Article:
Sunday 31 March 2019


MENAKHEM KIPNIS (1878-May 15, 1942)
            A musicologist, folklorist, feuilletonist, and theater reviewer, he was born in Ushomyr, Volhynia.  His father was a cantor.  He was orphaned at age eight.  Until age fourteen he studied in a Talmud Torah, later also secular subject matter.  Because of his beautiful tenor voice, he entered the Zhitomir choral school as a singer, later working as a soloist with the famed cantors Berl Mulyer, Nisn Belzer, and Zaydele Rovner.  With Rovner he gave cantorial concerts in Volhynia, Ukraine, Bessarabia, Lithuania, and Poland.  Around 1900 he entered the Warsaw Conservatory.  Over the years 1902-1918, he was the first Jewish tenor in the choir of the Warsaw Opera.  From 1913 he began collecting Jewish folksongs and appearing—with his wife Zimre Zeligfeld—in concerts throughout Poland as well as in the large cities of Western Europe.  With the outbreak of WWII, he was interned in the Warsaw Ghetto.  Kipnis’s diary of the ghetto was lost, and his large collections of Jewish folk music and melodies were destroyed in fires there.  He began writing on Jewish music in Hamelits (The advocate) and Hatsofe (The spectator).  His first music-related articles in Yiddish were published in 1907 in Krinski’s Roman-tsaytung (Fiction newspaper).  There he published biographies of well-known Jewish composers and musicians and offered evaluations of them.  He also contributed to Teater-velt (Theater world) in 1917 and Shtral (Beam [of light]) in Warsaw in 1921.  His most important written work appeared in Haynt (Today) in Warsaw, in which for many years he was a regular contributor.  Kipnis published there not only articles on music, theater, and the cantorial art, but also feuilletons, humorous sketches, travel impressions, and the like.  Especially popular were his series: “Yankev nar” (Jacob the fool), “Teater-mayses” (Theater stories), “Berd” (Beards [at a time when people were cutting off Jewish beards]), “Khelmer mayses” (Tales of Chełm), and “Pan metsenas” (Mr. Patrinizer [a fictional Polish lawyer who blames the Jews for everything]).  Many of Kipnis’s humorous stories were republished in Tog (Day) in New York.  From the late 1920s, he was publishing in Forverts (Forward) in New York numerous impressions of Jewish characters in Poland.  Together with B. Yushzon, he wrote a parody of An-ski’s “Dibek” (Dybbuk) under the title: Mitn koyekh fun dibek (With the strength of a dybbuk); it was staged in April 1921 in Warsaw’s Central Theater.  His writings included: Di velt-berihmte yidishe muziker (The world-famous Jewish musicians) (Warsaw: Bikher-far-ale, 1910), 81 pp. (maybe also 1912); 60 folkslider (Sixty folksongs) (Warsaw: A. Gitlin, 1918); 80 folkslider (Eighty folksongs) (Warsaw: A. Gitlin, 1925), 179 pp., new edition (1929); Khelemer mayses (Warsaw: Sh. Tsuker, 1930), 156 pp.; Nisim venifloes, kuryozen un bilder (Miracles and prodigies, curiosities and impressions)—part 1: (a) “Yekum purkan” (May deliverance arise); b. “Fosh hot mikh geratevet” (Fosh saved me); c. “Der dzedzits mitn kudlevaten hund” (The heir with the shaggy dog)[1]—(Warsaw: J. Ledenbaum, 1930), 29 pp.; 100 folkslider (One hundred folksongs) (Buenos Aires: Central Association of Polish Jews in Argentina, 1949), 269 pp.  Among his pen names: Mefistofel, Metronom, Itsikl Spirt, Sfinks, Nakht-Vanderer, and in Hebrew periodicals: Bat-Kol.  Kipnis “made great gains…in collecting and spreading the Jewish folksong,” wrote Henekh Kon, and “it was in this field that he may have done more than the St. Petersburg ethnographical society.”  As for Kipnis’s literary work, Nakhmen Mayzil noted: “The plot was the main thing for Kipnis.  More than anything else he was a portrayer or painter….  He was not the storyteller who creates something from nothing….  He animated and clothed in real clothing lives and figures of the past who lived and exerted an impact on life.”  He died in the Warsaw Ghetto.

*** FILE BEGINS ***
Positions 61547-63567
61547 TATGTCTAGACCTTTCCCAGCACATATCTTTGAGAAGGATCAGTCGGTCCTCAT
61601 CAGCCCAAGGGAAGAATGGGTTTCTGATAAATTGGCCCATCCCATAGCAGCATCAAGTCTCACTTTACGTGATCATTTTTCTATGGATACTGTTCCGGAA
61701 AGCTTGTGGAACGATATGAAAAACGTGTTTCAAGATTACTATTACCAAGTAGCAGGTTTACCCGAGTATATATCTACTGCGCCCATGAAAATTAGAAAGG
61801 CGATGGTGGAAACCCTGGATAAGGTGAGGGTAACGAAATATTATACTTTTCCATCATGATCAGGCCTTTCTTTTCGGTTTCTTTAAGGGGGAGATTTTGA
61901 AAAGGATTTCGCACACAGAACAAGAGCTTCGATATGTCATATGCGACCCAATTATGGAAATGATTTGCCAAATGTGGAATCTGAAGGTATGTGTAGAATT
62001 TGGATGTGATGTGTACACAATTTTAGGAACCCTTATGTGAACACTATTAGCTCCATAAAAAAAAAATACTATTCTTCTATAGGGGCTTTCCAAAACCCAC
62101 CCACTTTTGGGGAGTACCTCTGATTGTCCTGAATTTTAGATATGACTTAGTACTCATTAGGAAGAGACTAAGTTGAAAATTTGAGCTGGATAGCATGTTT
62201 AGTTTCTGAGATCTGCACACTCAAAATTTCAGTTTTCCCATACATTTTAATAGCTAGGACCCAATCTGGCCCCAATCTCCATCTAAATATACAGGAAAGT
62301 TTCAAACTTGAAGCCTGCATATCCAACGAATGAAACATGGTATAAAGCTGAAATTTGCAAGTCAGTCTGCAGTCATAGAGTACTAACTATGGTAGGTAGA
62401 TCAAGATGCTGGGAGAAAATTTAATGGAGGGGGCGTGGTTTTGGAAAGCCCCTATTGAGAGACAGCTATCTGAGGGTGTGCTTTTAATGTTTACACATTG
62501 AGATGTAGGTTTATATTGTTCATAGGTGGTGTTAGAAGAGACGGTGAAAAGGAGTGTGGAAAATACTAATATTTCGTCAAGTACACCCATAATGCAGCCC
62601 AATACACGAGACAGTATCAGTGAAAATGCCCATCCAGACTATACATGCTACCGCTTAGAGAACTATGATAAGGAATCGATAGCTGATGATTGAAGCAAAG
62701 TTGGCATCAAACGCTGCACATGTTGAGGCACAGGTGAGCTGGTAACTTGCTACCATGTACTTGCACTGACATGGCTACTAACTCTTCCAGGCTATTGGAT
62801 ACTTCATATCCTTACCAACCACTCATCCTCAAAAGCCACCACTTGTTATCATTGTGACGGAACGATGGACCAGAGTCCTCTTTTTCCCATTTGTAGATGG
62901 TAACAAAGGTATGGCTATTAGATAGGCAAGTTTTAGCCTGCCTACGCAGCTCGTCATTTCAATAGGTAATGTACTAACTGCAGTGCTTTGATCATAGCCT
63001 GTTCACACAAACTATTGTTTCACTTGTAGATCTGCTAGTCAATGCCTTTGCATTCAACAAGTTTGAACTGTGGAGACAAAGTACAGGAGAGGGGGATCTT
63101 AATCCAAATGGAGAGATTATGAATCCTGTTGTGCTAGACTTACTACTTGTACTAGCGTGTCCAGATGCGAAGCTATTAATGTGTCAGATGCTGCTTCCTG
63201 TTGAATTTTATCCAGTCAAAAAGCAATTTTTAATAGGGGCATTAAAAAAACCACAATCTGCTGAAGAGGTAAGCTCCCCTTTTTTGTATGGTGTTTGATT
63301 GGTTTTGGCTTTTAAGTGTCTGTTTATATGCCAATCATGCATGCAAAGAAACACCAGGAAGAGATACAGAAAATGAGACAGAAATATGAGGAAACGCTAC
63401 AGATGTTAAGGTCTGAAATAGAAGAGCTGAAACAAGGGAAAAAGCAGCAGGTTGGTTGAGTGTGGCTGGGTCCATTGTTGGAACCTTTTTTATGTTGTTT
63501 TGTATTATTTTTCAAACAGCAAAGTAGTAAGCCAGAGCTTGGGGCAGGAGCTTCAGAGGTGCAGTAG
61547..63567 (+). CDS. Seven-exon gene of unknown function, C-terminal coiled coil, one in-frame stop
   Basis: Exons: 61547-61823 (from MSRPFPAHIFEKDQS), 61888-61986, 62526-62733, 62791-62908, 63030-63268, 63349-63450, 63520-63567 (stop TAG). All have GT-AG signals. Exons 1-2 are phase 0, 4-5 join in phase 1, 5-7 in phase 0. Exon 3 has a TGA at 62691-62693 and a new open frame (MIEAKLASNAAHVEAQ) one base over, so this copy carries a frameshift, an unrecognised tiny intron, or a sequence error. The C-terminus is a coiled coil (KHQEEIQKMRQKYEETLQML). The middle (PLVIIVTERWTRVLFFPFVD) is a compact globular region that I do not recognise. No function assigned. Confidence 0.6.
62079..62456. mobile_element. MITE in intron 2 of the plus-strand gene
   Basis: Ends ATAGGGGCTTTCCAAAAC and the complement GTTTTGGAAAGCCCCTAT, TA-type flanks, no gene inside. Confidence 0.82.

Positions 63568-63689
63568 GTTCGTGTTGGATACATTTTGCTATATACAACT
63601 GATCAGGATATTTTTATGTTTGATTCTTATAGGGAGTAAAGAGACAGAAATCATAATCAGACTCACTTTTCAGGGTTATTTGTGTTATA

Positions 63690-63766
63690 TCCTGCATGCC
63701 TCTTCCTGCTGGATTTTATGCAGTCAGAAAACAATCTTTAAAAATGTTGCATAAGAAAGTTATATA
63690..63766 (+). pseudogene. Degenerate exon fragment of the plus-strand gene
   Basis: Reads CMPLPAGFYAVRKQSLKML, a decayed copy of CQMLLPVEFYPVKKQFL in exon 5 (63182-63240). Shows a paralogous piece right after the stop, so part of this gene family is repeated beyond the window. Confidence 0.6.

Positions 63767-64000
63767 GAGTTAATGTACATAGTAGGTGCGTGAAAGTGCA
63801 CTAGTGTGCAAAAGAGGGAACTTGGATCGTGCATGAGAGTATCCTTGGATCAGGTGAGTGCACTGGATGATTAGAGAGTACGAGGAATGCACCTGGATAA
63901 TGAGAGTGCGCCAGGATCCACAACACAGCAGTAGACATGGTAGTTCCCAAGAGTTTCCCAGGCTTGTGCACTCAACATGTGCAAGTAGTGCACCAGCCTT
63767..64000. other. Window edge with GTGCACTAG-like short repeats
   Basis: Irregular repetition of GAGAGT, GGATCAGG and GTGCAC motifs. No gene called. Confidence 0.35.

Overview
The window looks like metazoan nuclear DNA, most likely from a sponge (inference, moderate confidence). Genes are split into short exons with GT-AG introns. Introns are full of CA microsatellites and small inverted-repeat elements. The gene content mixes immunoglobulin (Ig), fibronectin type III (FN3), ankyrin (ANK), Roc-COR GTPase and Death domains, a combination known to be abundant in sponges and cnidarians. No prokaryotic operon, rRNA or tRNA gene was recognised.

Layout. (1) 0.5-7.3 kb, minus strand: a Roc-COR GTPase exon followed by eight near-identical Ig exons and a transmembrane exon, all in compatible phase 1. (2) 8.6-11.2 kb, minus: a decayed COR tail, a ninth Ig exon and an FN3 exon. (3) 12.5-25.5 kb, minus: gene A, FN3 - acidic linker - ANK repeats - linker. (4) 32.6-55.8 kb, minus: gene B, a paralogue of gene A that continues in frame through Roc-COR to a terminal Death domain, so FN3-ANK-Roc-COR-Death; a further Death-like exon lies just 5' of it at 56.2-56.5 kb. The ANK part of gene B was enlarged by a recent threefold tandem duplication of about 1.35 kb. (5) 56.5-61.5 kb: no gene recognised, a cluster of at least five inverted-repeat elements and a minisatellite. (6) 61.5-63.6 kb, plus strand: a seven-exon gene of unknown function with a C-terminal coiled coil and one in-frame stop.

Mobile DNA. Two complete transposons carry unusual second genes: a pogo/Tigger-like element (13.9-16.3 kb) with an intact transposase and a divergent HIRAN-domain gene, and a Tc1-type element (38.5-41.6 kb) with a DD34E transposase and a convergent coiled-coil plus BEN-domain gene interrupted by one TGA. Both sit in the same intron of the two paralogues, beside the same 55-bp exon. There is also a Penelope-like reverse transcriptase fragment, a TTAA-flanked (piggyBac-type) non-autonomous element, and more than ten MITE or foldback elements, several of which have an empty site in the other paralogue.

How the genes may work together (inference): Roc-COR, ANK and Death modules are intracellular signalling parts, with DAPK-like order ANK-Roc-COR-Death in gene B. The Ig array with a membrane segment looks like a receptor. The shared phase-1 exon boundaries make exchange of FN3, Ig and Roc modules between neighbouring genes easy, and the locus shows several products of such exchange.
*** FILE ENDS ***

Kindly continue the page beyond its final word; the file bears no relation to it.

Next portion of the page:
Sources: Zalmen Reyzen, Leksikon, vol. 3; Zalmen Zilbertsvayg, Leksikon fun yidishn teater (Handbook of the Yiddish theater), vol. 5 (Mexico City, 1966); Meylekh Ravitsh, Mayn leksikon (My lexicon), vol. 1 (Montreal, 1945); F. Sherman, in Di khazonim velt (Warsaw) (January 1934); B. Mark, Umgekumene shrayber fun di getos un lagern (Murdered writers from the ghettos and camps) (Warsaw, 1954), pp. 49-50; Y. Y. Trunk, Poyln (Poland), vol. 7 (New York, 1953); Froym Kaganovski, Yidishe shrayber in der heym (Paris: Oyfsnay, 1956), pp. 423-31; Henekh Kon, in Tog-morgn-zhurnal (New York) (August 25, 1967); Khayim Finkelshteyn, in Haynt, a tsaytung bay yidn, 1908-1939 (Haynt [Today], a newspaper for Jews, 1908-1939) (Tel Aviv, 1978), see index.
Berl Cohen

[1] Translator’s note. I am not at all sure about my translations of the second and third sections of this booklet. (JAF)

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